A woman should know how to cook.
I will start with a disclaimer: I am not a great cook; but I am a learning, growing one. I love good food. And because of that I know I will one day be a great cook. I have to keep improving my game.
I haven’t always been of this opinion that a woman should know how to cook because for the longest time I did not know how to make good or interesting meals. My food was blah blah at best when I had the courage to make it. I don’t remember anyone teaching me how to cook save for pilau that my mum loved to make – but which I have had to perfect via online tutorials. So most of my culinary skills were by trial and error; lots of errors.
But after coming from the sort of village where ugali cabbage with potatoes is a delicacy and after eating bad boarding school food for half of my life (that still haunts my dreams), you can understand why I would never want to taste bad food for another day of my life if I can help it.
So slowly I got the confidence to start trying different foods for myself, no matter how awful it turned out. My son is the next best guinea pig 🙂
Every subsequent meal became better. I still self teach a lot of meals by trial and error but Food Channel, recipe websites and Facebook pages [such as Let Us Cook Kenyan Meals) as well as food bloggers like Kaluhi’s Kitchen have become my salvation in that department.
If you are a woman, you need to know how to cook well. If you plan to “keep” a home, learn to cook. When I think of a home I think of a warm place with lots of laughter, tea in the thermos and a pot of food cooking somewhere. Home is where the food is.
If you love good food, you need to know how to cook well. If you marry a man who loves his food you need to know how to cook. More even so, if you marry a man who doesn’t eat, you need to know how to whip up heaven’s delights in the kitchen to get him to go beyond thinking a cup of tea is dinner.
If you are ever going to have children, you need to know how to make good food to make them stop camping at the neighbours for meals because they are dreading what will be served at home. And if you plan to practice is hospitality, make good food; not all your guests will give you a day’s notice to allow you to hire a chef.
Oh, and stop the excuses of oh, he can’t fix a bulb, oh he cannot fix the broken seat… just learn to make a few meals.
I am never embarrassed to ask for a recipe whenever I see or taste something great. I am never afraid of making mistakes in the kitchen even though my hubs is not the most forgiving of awful food. What’s important is I learn what works or what doesn’t and what can be done differently.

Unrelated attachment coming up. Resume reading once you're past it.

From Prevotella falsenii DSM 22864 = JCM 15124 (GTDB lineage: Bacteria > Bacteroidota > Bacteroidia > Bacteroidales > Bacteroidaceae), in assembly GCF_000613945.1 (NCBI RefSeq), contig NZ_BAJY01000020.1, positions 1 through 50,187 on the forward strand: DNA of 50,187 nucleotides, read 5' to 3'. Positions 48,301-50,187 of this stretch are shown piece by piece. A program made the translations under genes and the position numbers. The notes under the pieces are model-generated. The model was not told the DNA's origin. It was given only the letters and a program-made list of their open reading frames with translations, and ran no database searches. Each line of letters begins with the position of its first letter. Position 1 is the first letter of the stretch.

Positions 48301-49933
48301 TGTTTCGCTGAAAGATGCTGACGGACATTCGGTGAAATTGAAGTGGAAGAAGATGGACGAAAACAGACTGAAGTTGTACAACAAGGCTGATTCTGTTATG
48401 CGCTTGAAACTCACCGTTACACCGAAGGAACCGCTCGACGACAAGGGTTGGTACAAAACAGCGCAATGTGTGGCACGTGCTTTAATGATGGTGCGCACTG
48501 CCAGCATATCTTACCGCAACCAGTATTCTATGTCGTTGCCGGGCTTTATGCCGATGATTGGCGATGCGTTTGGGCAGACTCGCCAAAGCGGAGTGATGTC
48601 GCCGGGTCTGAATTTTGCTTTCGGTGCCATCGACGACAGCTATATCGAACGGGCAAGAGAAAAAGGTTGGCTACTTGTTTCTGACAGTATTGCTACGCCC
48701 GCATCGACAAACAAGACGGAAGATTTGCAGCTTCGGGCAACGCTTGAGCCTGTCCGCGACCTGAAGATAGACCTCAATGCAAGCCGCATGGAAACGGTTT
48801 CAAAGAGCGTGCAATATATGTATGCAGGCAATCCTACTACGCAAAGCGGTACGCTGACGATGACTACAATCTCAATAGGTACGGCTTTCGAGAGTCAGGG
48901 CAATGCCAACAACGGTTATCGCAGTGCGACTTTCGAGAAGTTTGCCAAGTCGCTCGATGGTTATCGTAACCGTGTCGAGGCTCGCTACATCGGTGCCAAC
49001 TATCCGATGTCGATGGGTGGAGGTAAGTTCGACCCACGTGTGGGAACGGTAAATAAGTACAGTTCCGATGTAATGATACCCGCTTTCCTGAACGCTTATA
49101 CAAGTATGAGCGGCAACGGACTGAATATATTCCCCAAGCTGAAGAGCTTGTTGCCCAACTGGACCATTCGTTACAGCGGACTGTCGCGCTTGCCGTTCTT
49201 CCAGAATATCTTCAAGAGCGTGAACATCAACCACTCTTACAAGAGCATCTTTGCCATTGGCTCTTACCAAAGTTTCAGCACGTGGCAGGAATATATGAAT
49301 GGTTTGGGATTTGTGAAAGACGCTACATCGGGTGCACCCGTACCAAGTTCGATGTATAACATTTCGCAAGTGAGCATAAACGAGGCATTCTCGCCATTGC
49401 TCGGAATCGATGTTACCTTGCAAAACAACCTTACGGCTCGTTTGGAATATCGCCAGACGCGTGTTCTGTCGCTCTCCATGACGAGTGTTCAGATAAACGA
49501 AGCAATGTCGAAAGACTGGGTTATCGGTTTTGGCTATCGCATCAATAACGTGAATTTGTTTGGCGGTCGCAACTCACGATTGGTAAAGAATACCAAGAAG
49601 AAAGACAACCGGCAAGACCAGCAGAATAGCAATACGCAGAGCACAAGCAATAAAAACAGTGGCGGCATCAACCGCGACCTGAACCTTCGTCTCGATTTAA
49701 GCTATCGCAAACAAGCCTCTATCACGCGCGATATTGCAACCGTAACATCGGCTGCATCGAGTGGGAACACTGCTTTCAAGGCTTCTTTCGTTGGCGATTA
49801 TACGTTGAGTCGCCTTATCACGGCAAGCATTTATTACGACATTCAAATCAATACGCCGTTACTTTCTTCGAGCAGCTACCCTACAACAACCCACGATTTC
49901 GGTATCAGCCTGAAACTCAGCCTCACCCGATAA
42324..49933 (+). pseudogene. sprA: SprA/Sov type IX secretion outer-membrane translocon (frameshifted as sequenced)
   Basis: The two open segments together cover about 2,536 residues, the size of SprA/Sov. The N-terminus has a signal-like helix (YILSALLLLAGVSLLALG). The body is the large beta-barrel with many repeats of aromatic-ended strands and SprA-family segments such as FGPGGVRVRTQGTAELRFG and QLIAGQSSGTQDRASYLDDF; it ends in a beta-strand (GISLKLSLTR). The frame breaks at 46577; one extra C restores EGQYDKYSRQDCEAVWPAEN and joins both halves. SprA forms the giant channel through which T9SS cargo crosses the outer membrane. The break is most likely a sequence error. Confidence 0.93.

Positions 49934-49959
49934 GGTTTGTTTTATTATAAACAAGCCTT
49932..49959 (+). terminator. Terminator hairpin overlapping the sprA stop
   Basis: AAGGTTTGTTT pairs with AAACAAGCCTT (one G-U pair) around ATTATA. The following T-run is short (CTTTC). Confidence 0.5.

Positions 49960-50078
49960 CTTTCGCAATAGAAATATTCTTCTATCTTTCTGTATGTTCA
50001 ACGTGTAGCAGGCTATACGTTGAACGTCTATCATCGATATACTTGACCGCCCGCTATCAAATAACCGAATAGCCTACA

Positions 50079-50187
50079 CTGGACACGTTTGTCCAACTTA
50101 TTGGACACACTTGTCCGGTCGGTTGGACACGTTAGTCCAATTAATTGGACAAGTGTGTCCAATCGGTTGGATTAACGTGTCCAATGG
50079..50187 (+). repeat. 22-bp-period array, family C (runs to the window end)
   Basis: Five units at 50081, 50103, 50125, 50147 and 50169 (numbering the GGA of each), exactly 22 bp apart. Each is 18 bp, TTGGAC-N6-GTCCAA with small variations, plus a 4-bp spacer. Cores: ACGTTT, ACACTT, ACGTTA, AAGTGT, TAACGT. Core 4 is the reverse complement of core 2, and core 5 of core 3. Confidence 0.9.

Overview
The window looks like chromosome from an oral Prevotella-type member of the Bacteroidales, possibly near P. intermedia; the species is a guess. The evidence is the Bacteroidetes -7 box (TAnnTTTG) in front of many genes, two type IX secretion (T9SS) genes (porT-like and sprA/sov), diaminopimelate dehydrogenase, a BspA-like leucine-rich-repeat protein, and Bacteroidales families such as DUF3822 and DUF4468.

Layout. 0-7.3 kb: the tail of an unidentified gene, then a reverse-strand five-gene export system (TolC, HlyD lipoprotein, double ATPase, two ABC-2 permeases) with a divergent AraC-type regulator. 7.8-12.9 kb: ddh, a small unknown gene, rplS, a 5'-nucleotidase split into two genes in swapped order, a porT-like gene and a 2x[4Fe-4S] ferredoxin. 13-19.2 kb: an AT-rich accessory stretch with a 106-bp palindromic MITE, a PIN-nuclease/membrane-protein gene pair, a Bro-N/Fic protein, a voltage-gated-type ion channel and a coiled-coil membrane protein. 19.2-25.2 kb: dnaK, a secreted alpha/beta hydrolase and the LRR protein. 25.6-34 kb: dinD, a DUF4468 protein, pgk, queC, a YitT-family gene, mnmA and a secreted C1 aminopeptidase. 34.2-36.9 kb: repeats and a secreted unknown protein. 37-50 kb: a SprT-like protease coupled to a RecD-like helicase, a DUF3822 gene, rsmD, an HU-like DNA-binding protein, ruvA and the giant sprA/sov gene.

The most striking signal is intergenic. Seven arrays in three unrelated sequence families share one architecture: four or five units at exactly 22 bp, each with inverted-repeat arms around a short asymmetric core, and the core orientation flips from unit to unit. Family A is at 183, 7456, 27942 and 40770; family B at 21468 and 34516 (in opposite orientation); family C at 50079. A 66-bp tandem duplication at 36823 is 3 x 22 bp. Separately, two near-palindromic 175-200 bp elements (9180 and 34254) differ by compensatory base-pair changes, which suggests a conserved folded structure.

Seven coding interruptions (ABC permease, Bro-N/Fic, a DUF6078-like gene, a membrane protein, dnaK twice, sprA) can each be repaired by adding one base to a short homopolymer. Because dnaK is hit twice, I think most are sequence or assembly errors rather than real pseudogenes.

Cooking makes me feel terrifically feminine. Being able to make a good meal gives me self confidence. Filling up my guests makes me happy. And seeing hubs enjoy a meal does it for me any day.
At the basic minimum, every Kenyan woman should be able to make:
French toast (Toast mayai)
Or at least to toast bread. Or fry and egg. Something for breakfast.
There shall come a time in your life when you will be needed to make pancakes. Learn at least one recipe. It can save your life or a relationship.
Beef stew (or chicken or fish)
Every woman needs a signature stew that will forever remind her children of home. Make it as unique or as general as you. Perfect it. It can be eaten with ugali or rice or mashed potatoes or the chapatis you bought across the road.
This is the meal you whip up from the remains from your fridge and pantry- it can be pilau njeri, vegetable stew, spaghetti mathogothanio… whatever. You should be able to walk into a broke kitchen and make a meal out of mismatched ingredients like a bunch of broccoli, two gizzards, two potatoes and a cup of rice.
Real Kenyan tea
Anything with tea bags doesn’t count.
Without the lumps. Because you will have a sick boyfriend or husband or mother whose stomach can only stand thin uji, because you will be lactating and need milk, because you have babies.
You can’t brag you know how to cook if you can’t make chapatis that make all the bachelors in your circle want to move into your house.
If you can’t make any rice cook well, invest in very good rice. I can swear by Sunrice orange pack and Ranee maroon pack.
A nice to have skill once you have kids.
Yes you are Kenyan so learn to make ugali. Keke! It’s fast, easy and a go-to meal when you need a full stomach and can be eaten with almost anything, including chai and turungi (strong tea).
A legume stew
A fried veg
It could be sukuma, cabbage, stir fry… whatever. Perfect something that gives you plate balance and helps digestion.
Finally depending on whom you date or marry and the tastes of your children, you will have to learn certain meals. My son loves pilau and chipo so I have had to learn to make them. Some of your home mates will demand creamed ndengu or mukimo or enchisagasaga, coconut beans and omena. Learn, grow.